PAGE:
A national body of former prisoners have criticised prison rehabilitation programmes. Now an integration association has been set up in KwaZulu-Natal.
The Sekwanele association is concerned about the number of prisoners re-arrested after release and they have also criticised the Presidential parole. A month after more than 37 000 prisoners were released 43 were back behind bars. The alleged rape of an elderly women in KZN by a released prisoner is a case in point.
The number of parolees who were re-arrested between 2010 and 2011 numbered more than 1 000.
Grant Gunning is an ex-convict, he was arrested in 1992 for house-breaking and murder. He was released on parole a few weeks ago. He says not enough is being done to rehabilitate offenders.
"Once they get into prison with the overcrowding and obviously budget contrains from the department of correctional services, they aren't treated in a manner that they should be treated in, the programmes are just not enough," says Gunning.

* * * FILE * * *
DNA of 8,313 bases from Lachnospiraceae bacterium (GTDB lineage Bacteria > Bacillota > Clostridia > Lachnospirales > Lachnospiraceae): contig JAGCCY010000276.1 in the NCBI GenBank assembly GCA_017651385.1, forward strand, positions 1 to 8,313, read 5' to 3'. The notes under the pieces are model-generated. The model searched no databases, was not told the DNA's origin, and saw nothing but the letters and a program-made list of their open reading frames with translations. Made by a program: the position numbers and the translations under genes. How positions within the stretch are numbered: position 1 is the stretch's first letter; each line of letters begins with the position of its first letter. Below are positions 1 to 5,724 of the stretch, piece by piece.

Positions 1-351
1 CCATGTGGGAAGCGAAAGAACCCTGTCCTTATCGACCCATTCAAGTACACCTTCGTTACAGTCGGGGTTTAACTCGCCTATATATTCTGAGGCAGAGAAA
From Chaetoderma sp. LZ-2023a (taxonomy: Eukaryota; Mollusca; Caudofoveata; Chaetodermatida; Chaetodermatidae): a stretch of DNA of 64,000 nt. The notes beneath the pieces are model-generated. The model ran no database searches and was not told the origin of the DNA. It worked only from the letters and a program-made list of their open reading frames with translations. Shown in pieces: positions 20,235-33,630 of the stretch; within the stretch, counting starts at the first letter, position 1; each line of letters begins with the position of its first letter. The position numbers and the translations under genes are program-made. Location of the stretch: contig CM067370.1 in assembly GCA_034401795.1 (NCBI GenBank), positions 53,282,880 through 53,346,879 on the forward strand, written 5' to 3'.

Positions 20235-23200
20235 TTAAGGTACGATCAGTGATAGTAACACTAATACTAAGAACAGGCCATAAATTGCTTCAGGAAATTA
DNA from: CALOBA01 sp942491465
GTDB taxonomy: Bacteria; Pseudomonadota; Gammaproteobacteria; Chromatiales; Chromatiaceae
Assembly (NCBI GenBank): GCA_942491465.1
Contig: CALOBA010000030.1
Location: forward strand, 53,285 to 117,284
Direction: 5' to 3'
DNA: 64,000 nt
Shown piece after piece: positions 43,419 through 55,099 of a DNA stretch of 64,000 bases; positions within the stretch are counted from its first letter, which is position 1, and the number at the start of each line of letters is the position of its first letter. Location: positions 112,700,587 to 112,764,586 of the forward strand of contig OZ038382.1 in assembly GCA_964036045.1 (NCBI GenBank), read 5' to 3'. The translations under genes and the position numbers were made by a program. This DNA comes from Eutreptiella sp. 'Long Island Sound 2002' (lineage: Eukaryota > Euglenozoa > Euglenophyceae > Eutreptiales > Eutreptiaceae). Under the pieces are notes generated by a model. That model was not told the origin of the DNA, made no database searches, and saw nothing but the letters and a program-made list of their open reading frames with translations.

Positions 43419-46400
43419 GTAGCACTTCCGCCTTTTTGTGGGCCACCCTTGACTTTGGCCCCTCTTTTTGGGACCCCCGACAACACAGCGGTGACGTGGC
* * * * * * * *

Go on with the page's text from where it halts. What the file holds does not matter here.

Calls for a combined effort have been made. President of Sekwanele ex-convict integration South Africa, Fana Majola says: "The society also plays a role in this. When offenders are released we don't welcome them back and support them. If we don't then the person will go back and commit the same crime."
Meanwhile, correctional services says they are working towards transforming the rehabilitation programmes. They've also urged communities to welcome offenders back into society. More crime awereness programmes in schools have also been cited as a possible solution.